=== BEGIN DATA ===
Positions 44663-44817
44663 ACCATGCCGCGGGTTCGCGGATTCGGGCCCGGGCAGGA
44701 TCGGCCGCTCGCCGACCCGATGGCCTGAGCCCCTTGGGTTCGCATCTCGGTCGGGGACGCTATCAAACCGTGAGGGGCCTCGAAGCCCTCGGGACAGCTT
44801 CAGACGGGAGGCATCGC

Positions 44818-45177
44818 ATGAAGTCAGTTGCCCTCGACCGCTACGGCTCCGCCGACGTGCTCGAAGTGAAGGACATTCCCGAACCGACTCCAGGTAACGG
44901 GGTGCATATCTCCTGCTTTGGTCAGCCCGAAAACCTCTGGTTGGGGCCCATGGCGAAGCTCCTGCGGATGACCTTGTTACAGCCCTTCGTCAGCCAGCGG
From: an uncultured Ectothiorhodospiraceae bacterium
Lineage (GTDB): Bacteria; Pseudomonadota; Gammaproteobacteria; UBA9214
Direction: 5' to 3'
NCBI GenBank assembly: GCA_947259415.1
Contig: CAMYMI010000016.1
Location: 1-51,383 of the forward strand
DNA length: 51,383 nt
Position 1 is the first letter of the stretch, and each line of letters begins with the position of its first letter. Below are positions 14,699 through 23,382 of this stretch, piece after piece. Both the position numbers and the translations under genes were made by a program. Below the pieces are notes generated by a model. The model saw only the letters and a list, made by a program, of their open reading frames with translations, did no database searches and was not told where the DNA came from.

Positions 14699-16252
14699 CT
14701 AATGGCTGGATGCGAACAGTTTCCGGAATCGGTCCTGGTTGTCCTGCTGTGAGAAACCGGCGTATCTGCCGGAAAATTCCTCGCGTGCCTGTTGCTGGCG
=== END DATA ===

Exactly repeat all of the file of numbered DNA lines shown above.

Positions 44663-44817
44663 ACCATGCCGCGGGTTCGCGGATTCGGGCCCGGGCAGGA
44701 TCGGCCGCTCGCCGACCCGATGGCCTGAGCCCCTTGGGTTCGCATCTCGGTCGGGGACGCTATCAAACCGTGAGGGGCCTCGAAGCCCTCGGGACAGCTT
44801 CAGACGGGAGGCATCGC

Positions 44818-45177
44818 ATGAAGTCAGTTGCCCTCGACCGCTACGGCTCCGCCGACGTGCTCGAAGTGAAGGACATTCCCGAACCGACTCCAGGTAACGG
44901 GGTGCATATCTCCTGCTTTGGTCAGCCCGAAAACCTCTGGTTGGGGCCCATGGCGAAGCTCCTGCGGATGACCTTGTTACAGCCCTTCGTCAGCCAGCGG
From: an uncultured Ectothiorhodospiraceae bacterium
Lineage (GTDB): Bacteria; Pseudomonadota; Gammaproteobacteria; UBA9214
Direction: 5' to 3'
NCBI GenBank assembly: GCA_947259415.1
Contig: CAMYMI010000016.1
Location: 1-51,383 of the forward strand
DNA length: 51,383 nt
Position 1 is the first letter of the stretch, and each line of letters begins with the position of its first letter. Below are positions 14,699 through 23,382 of this stretch, piece after piece. Both the position numbers and the translations under genes were made by a program. Below the pieces are notes generated by a model. The model saw only the letters and a list, made by a program, of their open reading frames with translations, did no database searches and was not told where the DNA came from.

Positions 14699-16252
14699 CT
14701 AATGGCTGGATGCGAACAGTTTCCGGAATCGGTCCTGGTTGTCCTGCTGTGAGAAACCGGCGTATCTGCCGGAAAATTCCTCGCGTGCCTGTTGCTGGCG